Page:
AoBBA Adjudicator membership
All applicants should know, from the first, that AoBBA itself does not arrange engagements for adjudicator members. The list of AoBBA Adjudicator members is published on the AoBBA website (www.aobba.com) and is freely available to view by contest organisers and the public alike.
There are two levels of membership of the Association:
- Trainee Adjudicator
- Adjudicator Member
Your application should be completed with as much detail as possible (please do not send a CV). Your application will be reviewed by the Executive Committee and a decision made based on the information supplied and the relevant experience of the candidate. You should be able to demonstrate expertise in the areas of performance, conducting and musical knowledge and already have some adjudication experience (but understand that this may be limited).
New members are sent website password information following receipt of member’s fees when AoBBA adjudicator’s biographies and photographs can be uploaded to the AoBBA website. If you are invited to become a ‘trainee’ member you will be asked to undergo a mentoring period of two years prior to becoming a full member.
Adjudicators are required to pay an annual subscription to remain as an adjudicator member of AoBBA. The subscription is requested at the end of the year for the following January to December period.
Over 90% of Brass Band competitions are organized by volunteers who spend the year finding the funds to hold their events and engage professional adjudicators. Many save hard to bring adjudicators from a distance – someone that their performers would never meet in any other way.
For contests, their adjudicator(s) is the most important expense and they want him/her to bring an atmosphere of learning and encouragement which makes their event very special. They expect their adjudicators to offer encouragement as a matter of course, but they also expect and require that additional, educational aspect which singles out AoBBA adjudicators from others. They expect constructive criticism and advice on how to take performances forward to the next level. The ability to do this is always expected from AoBBA adjudicators, both in the written records of the performance (adjudication sheets) and verbally from the platform. How you handle this aspect will be a crucial aspect for assessors of the process.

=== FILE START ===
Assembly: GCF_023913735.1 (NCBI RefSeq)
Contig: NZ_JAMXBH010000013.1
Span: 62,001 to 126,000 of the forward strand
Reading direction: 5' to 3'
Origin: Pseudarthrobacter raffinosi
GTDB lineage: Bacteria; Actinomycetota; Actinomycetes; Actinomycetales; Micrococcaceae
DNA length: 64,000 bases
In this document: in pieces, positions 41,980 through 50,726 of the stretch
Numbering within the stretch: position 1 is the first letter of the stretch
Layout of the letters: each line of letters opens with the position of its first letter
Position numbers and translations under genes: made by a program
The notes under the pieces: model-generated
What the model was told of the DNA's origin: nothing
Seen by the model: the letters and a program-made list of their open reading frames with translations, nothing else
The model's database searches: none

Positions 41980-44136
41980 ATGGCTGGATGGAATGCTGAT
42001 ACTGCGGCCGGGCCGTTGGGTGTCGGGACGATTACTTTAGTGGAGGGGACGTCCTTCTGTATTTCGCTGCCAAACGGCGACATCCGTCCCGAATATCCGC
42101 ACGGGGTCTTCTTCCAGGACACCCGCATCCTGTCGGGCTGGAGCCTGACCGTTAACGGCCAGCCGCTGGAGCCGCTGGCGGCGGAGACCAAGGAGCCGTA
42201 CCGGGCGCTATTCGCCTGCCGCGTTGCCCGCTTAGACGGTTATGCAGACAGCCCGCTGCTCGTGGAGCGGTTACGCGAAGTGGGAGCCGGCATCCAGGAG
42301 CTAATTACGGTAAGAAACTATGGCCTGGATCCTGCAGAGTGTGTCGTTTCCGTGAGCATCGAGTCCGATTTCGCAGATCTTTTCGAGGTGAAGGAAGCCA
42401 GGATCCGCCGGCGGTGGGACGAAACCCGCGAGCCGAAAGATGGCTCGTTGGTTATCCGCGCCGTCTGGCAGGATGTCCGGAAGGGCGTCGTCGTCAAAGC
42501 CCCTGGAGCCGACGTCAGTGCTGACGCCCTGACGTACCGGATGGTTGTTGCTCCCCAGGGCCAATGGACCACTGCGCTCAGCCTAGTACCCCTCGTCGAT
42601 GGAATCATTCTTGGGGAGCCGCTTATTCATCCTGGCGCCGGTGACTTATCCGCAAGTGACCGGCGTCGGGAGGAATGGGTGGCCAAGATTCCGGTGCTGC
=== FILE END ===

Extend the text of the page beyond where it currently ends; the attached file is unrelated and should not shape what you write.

Other aspects to take into consideration are that AoBBA adjudicators need to be physically fit to cope with the long hours of concentration at a Contest. They should look good on the platform and be skilled in public speaking. Applicants should not proceed unless they are confident of being able to speak audibly, and interestingly, about their subject in circumstances which sometimes may be less than perfect, always using microphones where available, regardless of personal preference.
Brass Band competitions are infinitely different and the standard and types of performance are variable. AoBBA adjudicators can never go to one competition, confident that it will mirror the last. There will be slightly different rules, regulations, awards, requirements and it will be important to ask about these if they are not forthcoming, to absorb that information very quickly and act on it immediately.
Finally, in regard to support: there is an AoBBA Adjudicator’s Code of Practice, which all members implicitly sign up to on acceptance as a member. There is an elected Executive Committee and AoBBA adjudicators can write or call to ask for support. There is a mentoring and support system for new AoBBA adjudicators. New full members must send copies of their first two adjudications to the secretary for discussion by the executive as a way of support and ensuring the expected level of adjudication is being undertaken. AoBBA executive members provide a year-round information and advice service and are always pleased to help individual members with more specific matters, through meetings, emails or telephone contact.